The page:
Dave Ginsburg forwarded a link to a picture of Q. David Bowers' early office building on the PCGS chat board (as did Alan Weinberg). Thanks!
The building is at 252 Main St. Johnson City, NY.
Here's one of Dave Bowers 1961-62 circa HK-854A White Metal Continental Dollar SC$1 re-strikes counter stamped with his Empire Coin Company store card during his early days with partner Jim Ruddy. The store card obverse motif is copied from the 1787 IMMUNIS COLUMBIA copper and the reverse from a $5 gold coin of 1795 these being the Empire Coin Company trademark. The obverse states Empire Coin Company Inc. and the reverse Professional Numismatists.
To read the complete discussion thread, see:
Semi-historical piece of numismatic real estate. Empire Coin Co., Inc.
Bowers traveled far and wide from that office in search of coins for inventory. In his The Joys of Collecting column from the May 5, 2014, issue of Coin World, he describes his coin-buying trips to London.
In the early 1960s, I made frequent trips to London where I made the rounds of the dealers — Spink & Son, B.A. Seaby Ltd., Baldwin’s, and the newly established Stewart Ward — to buy British, American and other interesting coins for inventory back in New York at Empire Coin Co. Jim Ruddy often traveled with me.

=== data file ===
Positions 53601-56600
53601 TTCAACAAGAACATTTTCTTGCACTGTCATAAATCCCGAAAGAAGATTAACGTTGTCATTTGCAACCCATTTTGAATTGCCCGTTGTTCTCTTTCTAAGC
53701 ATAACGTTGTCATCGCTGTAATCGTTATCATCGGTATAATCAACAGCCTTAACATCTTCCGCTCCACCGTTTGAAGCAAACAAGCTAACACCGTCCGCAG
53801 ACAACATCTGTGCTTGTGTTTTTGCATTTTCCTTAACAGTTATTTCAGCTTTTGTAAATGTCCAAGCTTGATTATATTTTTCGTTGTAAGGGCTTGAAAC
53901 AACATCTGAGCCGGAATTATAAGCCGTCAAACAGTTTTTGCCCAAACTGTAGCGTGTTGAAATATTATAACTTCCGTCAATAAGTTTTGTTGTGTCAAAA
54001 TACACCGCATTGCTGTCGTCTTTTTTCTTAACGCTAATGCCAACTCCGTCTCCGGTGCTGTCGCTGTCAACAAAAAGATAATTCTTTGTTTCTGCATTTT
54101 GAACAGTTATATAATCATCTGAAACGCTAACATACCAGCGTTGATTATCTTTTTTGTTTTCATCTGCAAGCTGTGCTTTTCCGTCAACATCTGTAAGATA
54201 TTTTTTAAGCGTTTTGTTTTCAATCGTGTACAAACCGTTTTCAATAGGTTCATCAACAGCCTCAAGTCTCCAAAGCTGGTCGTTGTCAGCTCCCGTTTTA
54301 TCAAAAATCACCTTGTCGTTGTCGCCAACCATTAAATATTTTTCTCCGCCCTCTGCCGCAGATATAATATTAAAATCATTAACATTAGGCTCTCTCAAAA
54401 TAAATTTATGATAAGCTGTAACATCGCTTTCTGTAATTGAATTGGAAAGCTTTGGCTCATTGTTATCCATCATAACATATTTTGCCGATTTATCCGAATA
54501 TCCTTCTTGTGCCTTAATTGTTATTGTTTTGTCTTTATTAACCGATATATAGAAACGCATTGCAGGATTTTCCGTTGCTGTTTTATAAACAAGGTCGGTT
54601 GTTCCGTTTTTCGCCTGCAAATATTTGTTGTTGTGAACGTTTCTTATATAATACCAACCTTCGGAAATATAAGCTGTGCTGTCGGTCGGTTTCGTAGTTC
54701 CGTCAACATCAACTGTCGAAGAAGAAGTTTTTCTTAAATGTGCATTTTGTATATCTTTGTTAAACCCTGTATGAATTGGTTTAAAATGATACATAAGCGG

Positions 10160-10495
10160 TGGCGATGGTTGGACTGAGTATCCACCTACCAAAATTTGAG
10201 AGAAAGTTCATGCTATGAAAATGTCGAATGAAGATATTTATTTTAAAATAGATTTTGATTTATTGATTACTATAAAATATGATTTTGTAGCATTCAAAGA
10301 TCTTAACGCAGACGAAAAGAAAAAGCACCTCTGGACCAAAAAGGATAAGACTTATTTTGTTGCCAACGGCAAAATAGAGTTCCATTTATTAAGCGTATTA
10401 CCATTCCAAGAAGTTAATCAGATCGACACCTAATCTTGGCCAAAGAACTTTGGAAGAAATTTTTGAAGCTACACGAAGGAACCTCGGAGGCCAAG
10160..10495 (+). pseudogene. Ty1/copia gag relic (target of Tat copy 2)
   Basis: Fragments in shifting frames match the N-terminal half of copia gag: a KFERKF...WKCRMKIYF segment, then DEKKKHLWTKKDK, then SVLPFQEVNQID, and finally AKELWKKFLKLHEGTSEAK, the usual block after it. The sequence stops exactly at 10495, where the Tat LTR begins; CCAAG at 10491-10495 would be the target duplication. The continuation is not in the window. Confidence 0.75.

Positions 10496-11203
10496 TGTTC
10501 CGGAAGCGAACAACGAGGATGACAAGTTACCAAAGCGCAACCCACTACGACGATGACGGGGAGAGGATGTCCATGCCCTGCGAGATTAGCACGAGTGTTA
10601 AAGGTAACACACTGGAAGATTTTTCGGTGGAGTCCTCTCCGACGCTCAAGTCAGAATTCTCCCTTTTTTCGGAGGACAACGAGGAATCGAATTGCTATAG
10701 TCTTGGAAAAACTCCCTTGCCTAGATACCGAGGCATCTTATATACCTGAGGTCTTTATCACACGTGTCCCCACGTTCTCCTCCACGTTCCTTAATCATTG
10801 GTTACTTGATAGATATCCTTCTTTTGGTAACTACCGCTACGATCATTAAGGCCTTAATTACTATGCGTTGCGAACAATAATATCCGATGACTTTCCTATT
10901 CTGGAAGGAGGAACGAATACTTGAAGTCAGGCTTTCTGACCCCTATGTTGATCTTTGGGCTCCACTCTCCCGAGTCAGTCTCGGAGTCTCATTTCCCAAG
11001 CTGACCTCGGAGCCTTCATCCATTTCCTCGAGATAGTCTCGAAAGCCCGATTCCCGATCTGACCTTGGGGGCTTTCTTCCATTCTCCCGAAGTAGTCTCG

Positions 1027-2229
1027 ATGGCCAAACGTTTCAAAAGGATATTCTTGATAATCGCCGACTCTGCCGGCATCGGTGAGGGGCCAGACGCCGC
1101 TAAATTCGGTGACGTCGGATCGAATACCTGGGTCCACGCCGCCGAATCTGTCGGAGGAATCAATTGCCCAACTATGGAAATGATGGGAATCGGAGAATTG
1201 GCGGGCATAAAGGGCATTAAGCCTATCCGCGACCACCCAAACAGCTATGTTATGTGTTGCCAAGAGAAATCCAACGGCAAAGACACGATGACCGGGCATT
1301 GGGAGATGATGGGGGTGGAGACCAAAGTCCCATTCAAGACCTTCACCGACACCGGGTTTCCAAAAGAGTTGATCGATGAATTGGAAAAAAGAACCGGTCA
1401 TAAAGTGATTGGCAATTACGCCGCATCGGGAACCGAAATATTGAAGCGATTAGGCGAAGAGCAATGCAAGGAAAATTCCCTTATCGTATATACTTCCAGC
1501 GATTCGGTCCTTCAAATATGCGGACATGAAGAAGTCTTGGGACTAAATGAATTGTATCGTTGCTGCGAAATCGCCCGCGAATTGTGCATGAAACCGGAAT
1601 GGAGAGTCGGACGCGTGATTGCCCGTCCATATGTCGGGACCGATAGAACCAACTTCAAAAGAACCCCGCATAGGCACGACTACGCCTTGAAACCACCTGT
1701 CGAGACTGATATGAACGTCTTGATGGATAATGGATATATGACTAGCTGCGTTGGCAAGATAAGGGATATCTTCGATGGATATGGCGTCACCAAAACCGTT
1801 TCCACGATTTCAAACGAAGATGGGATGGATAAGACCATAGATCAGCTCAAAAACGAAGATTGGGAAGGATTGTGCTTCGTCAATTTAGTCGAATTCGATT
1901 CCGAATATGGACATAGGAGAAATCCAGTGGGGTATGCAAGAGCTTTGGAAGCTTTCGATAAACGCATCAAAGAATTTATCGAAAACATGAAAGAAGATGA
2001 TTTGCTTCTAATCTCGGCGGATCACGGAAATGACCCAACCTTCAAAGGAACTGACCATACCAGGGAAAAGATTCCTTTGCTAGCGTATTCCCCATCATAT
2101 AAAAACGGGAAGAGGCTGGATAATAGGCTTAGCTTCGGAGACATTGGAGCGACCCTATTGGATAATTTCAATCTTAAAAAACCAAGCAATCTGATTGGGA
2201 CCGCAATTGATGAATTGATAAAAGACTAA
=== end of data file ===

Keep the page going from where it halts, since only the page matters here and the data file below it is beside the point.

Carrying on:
British sellers, generally conservative by nature, probably viewed me has having more money than good sense. In any event, word quickly spread around England that I would make instant decisions, make good offers, and would pay immediately.
Seaby was located in offices one flight up the stairs from the street. Laurence Brown usually greeted me, founder (in 1927) Bert Seaby was sometimes on hand, and staffers were always warm and friendly. I usually headed for Monica Bussell, nicknamed the “Copper Lady,” who had charge of coins, tokens and medals struck in that metal. She always offered a nice selection of Talbot, Allum & Lee, Washington Ship halfpennies, Rosa Americana pieces, and other copper tokens issued in England but with American-related motifs. These were and still are listed in A Guide Book of United States Coins.
Each time I visited London, the Copper Lady would have fresh stock. I had two advantages: (1) Coins in high grades were usually called “Good EF.” Some coins were, indeed, no better than an American EF. However, some measured fully up to American standards for Uncirculated. (2) I bought at dealer’s wholesale, adding an advantage. The result was that if I spent £1,000 sterling (about $3,250) I returned home with inventory worth the best part of $10,000.
To read the complete article, see:
Trips to London in the 1960s yielded many examples of early token coinage for one American coin dealer
Wayne Homren, Editor
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